This week a colleague sent me a private message saying that she was going to block a person on Twitter because he was being rather uncivil in his approach to her. It is unfortunate because I have noticed that some people are particularly aggressive towards my female counterparts on social media. Heck, I was even racially-harassed by scientists that disagreed with something I wrote about climate change. While that is awfully disheartening and frankly a bit pathetic, it is a topic for a different day, and the colleague that I spoke of can more than hold her own. Around the same time of this observation, I was being interviewed for a magazine. The writer remarked that I seemed to have the type of personality able to withstand conflict and allow for engagement in various platforms. In that moment, I thought about both situations. I am a scientist that is able to navigate the traditional grounds of the ivory tower but also engage in social media, host TV shows or podcasts, and have civil disagreement.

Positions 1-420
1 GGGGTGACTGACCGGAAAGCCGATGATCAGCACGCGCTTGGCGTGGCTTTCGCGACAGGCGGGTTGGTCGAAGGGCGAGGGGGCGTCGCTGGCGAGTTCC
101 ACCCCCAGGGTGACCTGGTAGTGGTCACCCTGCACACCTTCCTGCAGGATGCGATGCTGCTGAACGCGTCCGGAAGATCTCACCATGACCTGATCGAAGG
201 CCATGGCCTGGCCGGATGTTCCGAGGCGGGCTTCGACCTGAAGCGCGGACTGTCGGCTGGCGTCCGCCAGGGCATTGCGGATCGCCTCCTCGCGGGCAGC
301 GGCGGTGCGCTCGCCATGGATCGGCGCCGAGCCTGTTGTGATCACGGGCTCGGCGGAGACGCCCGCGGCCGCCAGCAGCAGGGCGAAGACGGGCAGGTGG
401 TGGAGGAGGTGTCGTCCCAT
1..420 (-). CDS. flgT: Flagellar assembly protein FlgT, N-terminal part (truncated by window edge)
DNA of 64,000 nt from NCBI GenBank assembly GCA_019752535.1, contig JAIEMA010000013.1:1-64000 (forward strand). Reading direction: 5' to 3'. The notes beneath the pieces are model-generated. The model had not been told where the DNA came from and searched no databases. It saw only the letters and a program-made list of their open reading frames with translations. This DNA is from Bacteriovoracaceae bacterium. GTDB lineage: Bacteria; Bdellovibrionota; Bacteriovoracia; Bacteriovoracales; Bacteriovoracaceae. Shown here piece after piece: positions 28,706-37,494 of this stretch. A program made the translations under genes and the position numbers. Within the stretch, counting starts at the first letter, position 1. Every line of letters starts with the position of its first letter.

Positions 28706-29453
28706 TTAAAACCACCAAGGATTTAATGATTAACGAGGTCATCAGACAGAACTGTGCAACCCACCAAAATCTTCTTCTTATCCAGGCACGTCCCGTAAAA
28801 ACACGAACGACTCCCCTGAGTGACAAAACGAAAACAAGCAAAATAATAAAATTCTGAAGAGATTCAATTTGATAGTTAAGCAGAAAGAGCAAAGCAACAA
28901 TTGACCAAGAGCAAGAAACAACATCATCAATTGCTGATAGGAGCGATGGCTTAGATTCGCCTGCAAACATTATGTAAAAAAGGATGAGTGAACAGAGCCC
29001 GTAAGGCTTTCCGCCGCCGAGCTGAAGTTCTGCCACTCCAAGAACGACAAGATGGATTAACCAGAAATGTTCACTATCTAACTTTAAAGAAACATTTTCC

But in general, are personality types that typically go into science cut out for contemporary discourse? I want to explore this from the perspective of climate science.
Science and the public. Chicago Museum of Science and IndustryNOAA WEBSITE
After completing my doctoral work in the 1990s at Florida State University, I was a research meteorologist and deputy project scientist at NASA Goddard Space Flight Center for 12 years. For the past 12 years, I have been a professor at a major University, and director of its Atmospheric Sciences program. Along the way, I also served as the president of the American Meteorological Society. I mention all of those things simply to establish that I have been around a lot of scientists in the past 25 years.